Christmas is right around the corner and just a short hop behind that is the breaking dawn of another New Year. So this month, we’ve been looking back at the last 12 months, analysing trends and figuring out what we need, to be on the look out for next year. One of the things we have noticed (and you probably have too) is that there have been a LOT of cyber-attacks in the news this year. It seems like we can’t go 2 weeks without some high-profile hack happening. But despite these all being aimed at big businesses, the frequency has started to get smaller business owners concerned. But the good news is, while some smaller businesses might still be at risk of attack, there are certain industries that find themselves more vulnerable than others. This might not sound like good news, but it does mean that if you are one of those businesses, you can take steps to ensure your business is fully protected. So which types of business are more vulnerable to a cyber attack?
Hotels And Hospitality
The hotel industry has always been a veritable gold mine of data for hackers who want to sell information on the black market, or get hold of some high value credit card information fast. Recent hacking incidents include Trump Hotels, MGM Resorts and Marriott International Hotels. This is because hotels handle a huge amount of transactional data every single day, and guests often expect a high reserve transaction, or lots of small ones to appear on their statements when they stay in hotels. Hotels also tend to use third party software to handle their reservations and bookings, which means hackers don’t even have to target the hotel itself – they just need to infiltrate the third-party software instead.
This one really is unsurprising, if we’re honest. Financial services businesses of any kind, even small asset finance outfits, will handle some of the most valuable data out there, along with a hefty bank balance to handle financial transactions. However while they might not realise it, their bank balance isn’t usually what the hackers are after – it’s their customer data. That data includes names, banks, account information and much, much more. All of this information will fetch a small fortune, when sold on the information black market, as well as give them access to some of the most valuable assets out there, so criminals make a habit of targeting financial institutions.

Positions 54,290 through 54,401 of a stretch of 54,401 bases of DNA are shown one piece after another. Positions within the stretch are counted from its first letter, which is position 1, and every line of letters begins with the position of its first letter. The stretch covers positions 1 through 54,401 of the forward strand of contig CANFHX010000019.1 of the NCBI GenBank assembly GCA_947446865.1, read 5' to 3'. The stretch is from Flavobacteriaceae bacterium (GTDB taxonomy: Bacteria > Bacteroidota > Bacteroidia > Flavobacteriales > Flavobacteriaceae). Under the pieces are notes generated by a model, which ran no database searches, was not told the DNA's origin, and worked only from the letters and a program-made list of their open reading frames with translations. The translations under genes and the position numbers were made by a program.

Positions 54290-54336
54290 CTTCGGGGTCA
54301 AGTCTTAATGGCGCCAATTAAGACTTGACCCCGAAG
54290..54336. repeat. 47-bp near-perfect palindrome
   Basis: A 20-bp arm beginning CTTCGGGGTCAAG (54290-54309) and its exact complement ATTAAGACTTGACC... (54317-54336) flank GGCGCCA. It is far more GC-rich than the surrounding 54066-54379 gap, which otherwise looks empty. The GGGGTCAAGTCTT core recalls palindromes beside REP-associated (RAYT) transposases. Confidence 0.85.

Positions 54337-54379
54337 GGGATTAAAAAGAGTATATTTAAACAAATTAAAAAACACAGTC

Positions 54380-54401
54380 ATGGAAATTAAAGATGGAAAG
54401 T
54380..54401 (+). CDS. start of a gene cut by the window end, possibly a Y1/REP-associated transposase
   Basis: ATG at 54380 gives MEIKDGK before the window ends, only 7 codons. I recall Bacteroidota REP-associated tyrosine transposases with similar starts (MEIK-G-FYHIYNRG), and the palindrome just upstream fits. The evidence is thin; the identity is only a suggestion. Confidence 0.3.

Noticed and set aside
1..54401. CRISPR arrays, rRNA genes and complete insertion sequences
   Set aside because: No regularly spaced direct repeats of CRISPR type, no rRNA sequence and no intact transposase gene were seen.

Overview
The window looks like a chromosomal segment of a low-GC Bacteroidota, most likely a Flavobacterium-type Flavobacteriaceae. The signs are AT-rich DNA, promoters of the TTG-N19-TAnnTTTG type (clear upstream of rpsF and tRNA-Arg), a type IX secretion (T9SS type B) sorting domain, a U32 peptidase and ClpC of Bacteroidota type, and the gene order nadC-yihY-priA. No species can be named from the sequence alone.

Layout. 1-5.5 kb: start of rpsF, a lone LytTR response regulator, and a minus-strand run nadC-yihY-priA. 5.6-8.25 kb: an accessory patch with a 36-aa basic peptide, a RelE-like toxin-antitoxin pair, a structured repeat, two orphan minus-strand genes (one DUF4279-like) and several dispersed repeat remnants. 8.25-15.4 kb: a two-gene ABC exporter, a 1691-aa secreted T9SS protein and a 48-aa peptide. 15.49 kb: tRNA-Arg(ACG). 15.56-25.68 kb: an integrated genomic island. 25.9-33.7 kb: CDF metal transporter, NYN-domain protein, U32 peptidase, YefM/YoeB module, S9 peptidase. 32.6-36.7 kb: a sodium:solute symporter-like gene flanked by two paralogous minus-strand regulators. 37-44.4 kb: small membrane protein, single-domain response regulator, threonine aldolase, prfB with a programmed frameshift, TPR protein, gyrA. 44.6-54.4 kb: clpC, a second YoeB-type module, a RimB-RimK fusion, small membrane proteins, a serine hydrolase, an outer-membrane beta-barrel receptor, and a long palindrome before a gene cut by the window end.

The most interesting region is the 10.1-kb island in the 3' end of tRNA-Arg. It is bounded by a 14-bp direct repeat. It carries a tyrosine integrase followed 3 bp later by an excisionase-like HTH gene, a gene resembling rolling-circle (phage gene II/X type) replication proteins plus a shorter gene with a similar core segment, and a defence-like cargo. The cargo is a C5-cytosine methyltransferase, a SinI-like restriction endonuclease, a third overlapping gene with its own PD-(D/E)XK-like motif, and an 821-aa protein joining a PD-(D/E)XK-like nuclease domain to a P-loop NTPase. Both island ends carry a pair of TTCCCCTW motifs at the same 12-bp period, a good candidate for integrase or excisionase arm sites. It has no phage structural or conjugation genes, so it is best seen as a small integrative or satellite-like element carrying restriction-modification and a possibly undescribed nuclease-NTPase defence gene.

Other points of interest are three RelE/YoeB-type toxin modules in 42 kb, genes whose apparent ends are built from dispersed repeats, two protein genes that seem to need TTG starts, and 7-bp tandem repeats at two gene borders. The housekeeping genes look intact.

Even small businesses can handle decent amounts of money, or valuable data, and some of them don’t even know it. The problem however is that small businesses rarely think they can afford the resources and protections they need to keep the business safe. One-man bands are particularly prone to this; thinking that keeping their data on one machine in their home will be enough to protect it – or worse not thinking about it at all.
Healthcare businesses of any size are an attractive target to cyber criminals, but not usually for financial gain. Instead, the root cause of attacks on healthcare institutions usually lies in the wealth of patient data they hold. Cyber criminals aren’t always looking for money after all, sometimes they may wish to steal someone’s identity instead. As healthcare records contain a huge amount of personal information, like national insurance numbers for example, that could be tricky to find elsewhere.
Manufacturing is an interesting one, as it doesn’t tend to hold huge amounts of financial or personal data. Instead, the reason for targeting these is often to disrupt the manufacturing process and cause harm to a brand or business that way. It isn’t always the manufacturing firm that’s the end target either – but if that firm has a big contract for the target, cutting off their product supply by interfering with the manufacturing firm is a good way to ensure problems. This could be through DDOS attacks, halting manufacturing or simply deleting data sets to prevent products being created.
The important thing to remember is that, as a small business owner, you are one of the target markets for the budding cyber-criminal. Now more than ever proper investment in robust cyber security is essential. To do that, you need to be able to understand how cyber criminals target businesses, what vulnerabilities they exploit and how they would approach breaching your individual business. At Bridewell, we help businesses understand exactly where their weaknesses lie and offer practical advice and help, fixing the holes and creating a strong, cohesive barrier against a cyber attack. For more information, or to find out how our cyber experts can help you, get in touch with the team today.
Lastly, please read Anthony Young's comments in the article Cyber Security 101: Understanding and Mitigating Risks.